28/06/2018 - 14:39

Carnegie sells EMC in merger deal

28/06/2018 - 14:39

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Carnegie Clean Energy has agreed to sell its battery storage and microgrid business to ASX-listed Tag Pacific as part of an all-scrip merger deal.

Carnegie sells EMC in merger deal
Mike Ottaviano says the deal will allow EMC to take advantage of the microgrid market.

Carnegie Clean Energy has agreed to sell its battery storage and microgrid business to ASX-listed Tag Pacific as part of an all-scrip merger deal.

Under the deal, Carnegie will receive 58.5 million Tag shares in exchange for Energy Made Clean, which will then be merged with Tag and renamed MPower.

The Tag shares will be distributed in-specie to Carnegie shareholders and represent a 32 per cent interest in the new company.

Tag is a Sydney-based investment group focused on the energy industry, wth MPower currently operating as a subsidiary of the company.

The combined company will integrate the engineering, procurement and construction activities of both existing businesses.

EMC had revenues of about $15 million for the 2018 financial year, while the combined outfit would have brought in more than $50 million.

Some of EMC's current projects include the 10-mega watt Northam solar farm and the 5MW Kalbarri microgrid. 

Carnegie’s half-year results, which don’t include all EMC revenue due to a number of joint venture agreements, reported revenue of $3.3 million.

The merged entity will start the 2019 financial year with a committed order book of about $20 million.

According to Carnegie managing director Mike Ottaviano, EMC accounted for almost all of the company’s half-year revenue.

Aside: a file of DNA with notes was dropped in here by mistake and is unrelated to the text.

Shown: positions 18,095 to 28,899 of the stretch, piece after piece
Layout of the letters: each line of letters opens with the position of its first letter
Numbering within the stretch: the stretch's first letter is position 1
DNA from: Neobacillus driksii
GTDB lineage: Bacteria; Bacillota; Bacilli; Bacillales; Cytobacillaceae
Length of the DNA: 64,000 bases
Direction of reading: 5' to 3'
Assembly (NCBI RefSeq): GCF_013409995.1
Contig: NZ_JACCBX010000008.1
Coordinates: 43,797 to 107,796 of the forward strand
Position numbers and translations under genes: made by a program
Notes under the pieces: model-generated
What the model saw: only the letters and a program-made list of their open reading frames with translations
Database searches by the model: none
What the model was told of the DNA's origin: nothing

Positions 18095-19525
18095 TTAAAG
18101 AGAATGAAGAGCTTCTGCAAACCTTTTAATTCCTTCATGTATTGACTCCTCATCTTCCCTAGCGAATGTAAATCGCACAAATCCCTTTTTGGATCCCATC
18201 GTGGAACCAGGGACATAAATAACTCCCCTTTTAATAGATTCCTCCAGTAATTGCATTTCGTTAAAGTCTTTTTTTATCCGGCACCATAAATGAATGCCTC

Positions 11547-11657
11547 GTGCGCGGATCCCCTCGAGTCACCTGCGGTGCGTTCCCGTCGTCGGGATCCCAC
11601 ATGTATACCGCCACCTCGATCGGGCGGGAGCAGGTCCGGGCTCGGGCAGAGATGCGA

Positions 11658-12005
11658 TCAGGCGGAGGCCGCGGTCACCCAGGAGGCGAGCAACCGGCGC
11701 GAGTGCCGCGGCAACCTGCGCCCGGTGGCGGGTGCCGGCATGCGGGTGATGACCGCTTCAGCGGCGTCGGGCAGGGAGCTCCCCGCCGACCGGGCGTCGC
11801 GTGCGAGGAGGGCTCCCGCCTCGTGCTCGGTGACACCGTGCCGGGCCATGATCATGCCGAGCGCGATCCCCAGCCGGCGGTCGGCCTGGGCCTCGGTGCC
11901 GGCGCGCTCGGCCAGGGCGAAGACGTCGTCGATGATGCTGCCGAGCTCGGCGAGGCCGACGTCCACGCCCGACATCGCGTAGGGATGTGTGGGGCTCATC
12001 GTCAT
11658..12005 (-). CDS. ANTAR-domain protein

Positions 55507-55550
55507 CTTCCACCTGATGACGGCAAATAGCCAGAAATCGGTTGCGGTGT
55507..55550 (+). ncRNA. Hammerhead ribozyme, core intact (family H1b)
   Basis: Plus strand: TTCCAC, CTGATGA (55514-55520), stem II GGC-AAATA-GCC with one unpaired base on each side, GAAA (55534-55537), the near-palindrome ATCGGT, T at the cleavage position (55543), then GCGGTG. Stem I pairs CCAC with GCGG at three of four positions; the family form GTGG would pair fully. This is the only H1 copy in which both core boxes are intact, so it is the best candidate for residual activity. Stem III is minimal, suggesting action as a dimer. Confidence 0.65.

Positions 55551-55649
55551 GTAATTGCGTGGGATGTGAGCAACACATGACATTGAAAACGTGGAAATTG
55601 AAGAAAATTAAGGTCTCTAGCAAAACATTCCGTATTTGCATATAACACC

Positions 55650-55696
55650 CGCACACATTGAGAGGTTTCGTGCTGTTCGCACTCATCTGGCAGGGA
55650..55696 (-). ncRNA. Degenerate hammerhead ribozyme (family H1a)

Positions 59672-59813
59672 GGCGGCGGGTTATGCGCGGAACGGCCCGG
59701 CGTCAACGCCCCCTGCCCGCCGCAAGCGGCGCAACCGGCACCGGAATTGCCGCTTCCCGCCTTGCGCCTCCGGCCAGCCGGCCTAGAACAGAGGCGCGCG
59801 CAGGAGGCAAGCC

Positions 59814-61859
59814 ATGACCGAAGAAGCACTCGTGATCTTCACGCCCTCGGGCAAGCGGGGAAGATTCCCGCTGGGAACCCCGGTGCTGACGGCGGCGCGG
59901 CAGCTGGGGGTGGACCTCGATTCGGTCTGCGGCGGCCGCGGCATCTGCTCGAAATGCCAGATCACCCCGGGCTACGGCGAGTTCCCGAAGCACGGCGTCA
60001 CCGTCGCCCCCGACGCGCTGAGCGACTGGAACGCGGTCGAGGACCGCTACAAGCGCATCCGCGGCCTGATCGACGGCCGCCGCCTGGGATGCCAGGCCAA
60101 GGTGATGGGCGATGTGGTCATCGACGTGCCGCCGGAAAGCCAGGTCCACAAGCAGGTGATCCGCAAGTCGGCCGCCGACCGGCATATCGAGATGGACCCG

As part of the merger, EMC managing director John Davidson has been made redundant and will resign from Carnegie’s board, along with non-executive director Kieran O’Brien.

Mr Davidson will receive a $378,000 termination payment and has entered into a voluntary escrow agreement for 12 months with Carnegie for his shares in the company.

According to the company’s 2017 annual report, Mr Davidson is Carnegie’s largest shareholder with an 11.44 per cent stake in the company.

Mr Davidson has also agreed to the same escrow period for the Tag shares that he will receive as part of the transaction.

The merged company will be led by current Tag chief executive Nathan Wise, with a board and management team combined from each business.

As part of the board renewal process, Carnegie will nominate two directors to join the MPower board.

Mr Ottaviano said the deal would allow EMC to take advantage of the microgrid market.

“A scrip-based merger of EMC with MPower provides Carnegie shareholders with direct ownership of a specialist microgrid market leader and a strong financial platform for the 2019 financial year and beyond,” he said.

“The Carnegie board believes this is a more compelling alternative for shareholders than an organic growth strategy with EMC, which would require additional working capital over a longer time frame.”

Carnegie's primary operations will now be its wave energy technology. 

Mr Wise said the merger was an exciting opportunity for both companies.

“The enlarged MPower business will be well placed to take a leadership position and dominate this market,” he said

“We have plans to grow the combined group rapidly across our EPC, Build Own Operate (BOO) and Products divisions.

“We also plan to establish a dedicated vehicle to house our BOO solar and battery energy storage assets as they are developed.”

Shares in Carnegie finished off 18.5 per cent at 2.2 cents each.  

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